While I might occasionally find The Voice a bit too sappy for my tastes, there’s something refreshing about positivity. The show goes down easy, never feeling like it is turning against its singers or even that it doesn’t believe in them. The coaches who don’t pick singers feel like they need to justify why they didn’t press the button, and there’s a real feeling of “Everyone’s a winner!” here. Normally I’d resist such tomfoolery, but I can’t deny that it made the show watchable: pleasantness is perhaps underrated, and it kept things from getting ugly (which is where Idol so often goes wrong).
And yet this show isn’t about the singers, or at least not at this stage in the competition. Right now, the show is about the coaches, and I have to hand it to them: these are some fantastic coaches. There is a reason that the show opens with the coaches performing “Crazy,” a performance that has gotten a lot of buzz and deserves most of it. They just have this really enjoyable energy about them, with each individual proving very game for this particular task. I’m not sure I’m sold on the premise of this show, but they seem sold on the premise of this show: watching them banter with one another over contestants, or try to goad the final holdout into pushing their button, or just generally grooving along to the music, I start to like people like Christina Aguilera and (especially) Adam Levine more than their music has ever made me like them.
The show is clearly built around their personalities, with each artist representing a particular genre (or style) that the show wants to speak to, and I’ll be curious to see how the show balances the coaches and the contestants as we progress further into the competition. But for right now, it is fun to watch these four recording artists get legitimately excited about discovering talent and being a part of this silly reality journey. They aren’t taking it seriously, waxing poetic about how important the show is or the great things they’re doing for America’s perception of pretty people or ugly people. Instead, they just appear to be enjoying themselves, which is far better television than what American Idol has become – I am sure these people have egos, but they don’t seem to be on display here, and that’s almost heartwarming when compared to the Idol machine.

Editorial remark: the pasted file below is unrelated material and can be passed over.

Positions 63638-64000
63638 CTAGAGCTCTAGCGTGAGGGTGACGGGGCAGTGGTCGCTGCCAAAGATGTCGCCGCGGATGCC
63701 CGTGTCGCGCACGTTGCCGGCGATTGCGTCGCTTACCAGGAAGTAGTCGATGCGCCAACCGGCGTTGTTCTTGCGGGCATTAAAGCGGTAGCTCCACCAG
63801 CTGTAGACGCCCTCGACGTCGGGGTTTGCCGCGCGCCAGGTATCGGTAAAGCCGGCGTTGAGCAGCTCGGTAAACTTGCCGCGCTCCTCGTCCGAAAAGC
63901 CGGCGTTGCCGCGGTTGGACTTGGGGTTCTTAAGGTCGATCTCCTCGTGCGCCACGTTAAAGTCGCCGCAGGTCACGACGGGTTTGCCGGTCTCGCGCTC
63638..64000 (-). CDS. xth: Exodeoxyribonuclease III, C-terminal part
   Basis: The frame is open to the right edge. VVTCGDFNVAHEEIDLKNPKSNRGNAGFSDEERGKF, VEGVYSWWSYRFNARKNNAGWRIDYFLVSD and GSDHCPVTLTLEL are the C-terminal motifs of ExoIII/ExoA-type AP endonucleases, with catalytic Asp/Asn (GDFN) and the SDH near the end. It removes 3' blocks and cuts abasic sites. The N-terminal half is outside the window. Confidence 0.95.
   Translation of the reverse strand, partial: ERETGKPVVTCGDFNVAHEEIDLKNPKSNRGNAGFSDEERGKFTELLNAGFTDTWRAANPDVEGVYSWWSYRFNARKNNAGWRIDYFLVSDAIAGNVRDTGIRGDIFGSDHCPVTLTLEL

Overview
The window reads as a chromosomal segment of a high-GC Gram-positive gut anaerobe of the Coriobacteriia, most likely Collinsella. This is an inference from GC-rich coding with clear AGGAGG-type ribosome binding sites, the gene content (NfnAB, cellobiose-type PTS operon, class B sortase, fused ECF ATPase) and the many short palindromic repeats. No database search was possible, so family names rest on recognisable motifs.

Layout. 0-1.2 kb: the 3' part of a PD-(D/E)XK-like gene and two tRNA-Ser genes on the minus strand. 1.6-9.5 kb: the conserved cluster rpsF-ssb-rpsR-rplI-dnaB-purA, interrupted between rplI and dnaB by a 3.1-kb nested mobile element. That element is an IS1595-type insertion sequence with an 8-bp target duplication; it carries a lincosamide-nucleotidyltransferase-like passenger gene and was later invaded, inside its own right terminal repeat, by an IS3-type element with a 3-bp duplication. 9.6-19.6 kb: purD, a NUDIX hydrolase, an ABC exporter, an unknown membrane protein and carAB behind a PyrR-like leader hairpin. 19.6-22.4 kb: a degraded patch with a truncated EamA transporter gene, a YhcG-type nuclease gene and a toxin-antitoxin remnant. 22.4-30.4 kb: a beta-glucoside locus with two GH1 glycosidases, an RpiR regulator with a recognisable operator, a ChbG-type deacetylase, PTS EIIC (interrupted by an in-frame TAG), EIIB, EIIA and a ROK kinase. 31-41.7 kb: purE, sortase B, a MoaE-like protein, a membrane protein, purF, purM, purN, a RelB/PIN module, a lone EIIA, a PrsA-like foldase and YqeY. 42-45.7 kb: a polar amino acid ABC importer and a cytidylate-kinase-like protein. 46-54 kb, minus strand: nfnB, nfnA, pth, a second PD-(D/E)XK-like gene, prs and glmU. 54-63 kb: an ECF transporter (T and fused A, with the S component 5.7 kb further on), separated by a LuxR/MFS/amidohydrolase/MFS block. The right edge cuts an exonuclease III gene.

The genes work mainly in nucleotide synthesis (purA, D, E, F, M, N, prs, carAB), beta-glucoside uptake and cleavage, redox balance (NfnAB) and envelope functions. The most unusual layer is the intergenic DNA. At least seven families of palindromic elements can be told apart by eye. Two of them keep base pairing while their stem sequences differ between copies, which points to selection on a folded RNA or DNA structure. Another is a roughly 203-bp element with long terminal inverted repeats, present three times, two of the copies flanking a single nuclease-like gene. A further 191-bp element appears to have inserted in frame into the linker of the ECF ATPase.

I do sort of wish that they had just stuck with that, to be honest: get rid of the talk of changing the way we perceive people, drop the idea that this is altering the world of music as we know it, and just make it a fun show about musicians creating musical dream teams and training them to face-off in front of America. Ultimately, the coaches were fun enough to get me through the sentiment, and for those who really enjoy the sentiment I think this is very well-calibrated. However, I also sort of want the show to follow its own advice and just let the format be the format: don’t tell us what we’re supposed to think or how we’re supposed to feel, just give us a fun show that we might enjoy sitting down to for a few hours every week.
The result may not sound as important, but I think it’d be the best way of capturing the charm of this particular premise.
- I quite enjoyed the sound effect when they try to push the button after the song is over – there’s something so wonderfully sad about it, nicely capturing the futile attempts to go back in time and pick someone. Of course, it’s also a bit damning when Cee-Lo only wants to do so because the girl’s hot, but what are you going to do?
- To be honest, I actually didn’t think any of the singers were that impressive: it seemed like Javier was the most beloved on my Twitter feed, and he was quite strong, but I definitely didn’t see anything particularly impressive here.
- But seriously, though, Adam Levine surprised the hell out of me – all of the coaches made an impact, but Levine seemed to be having the most fun and capable of mixing it up the most effectively.
- I don’t intend on covering again, but I’ll probably tune into the first “battle” episodes because I’m always intrigued at reality show formats and want to see just what they have in mind. It sounds a bit strange, to be honest, but that’s part of the fun.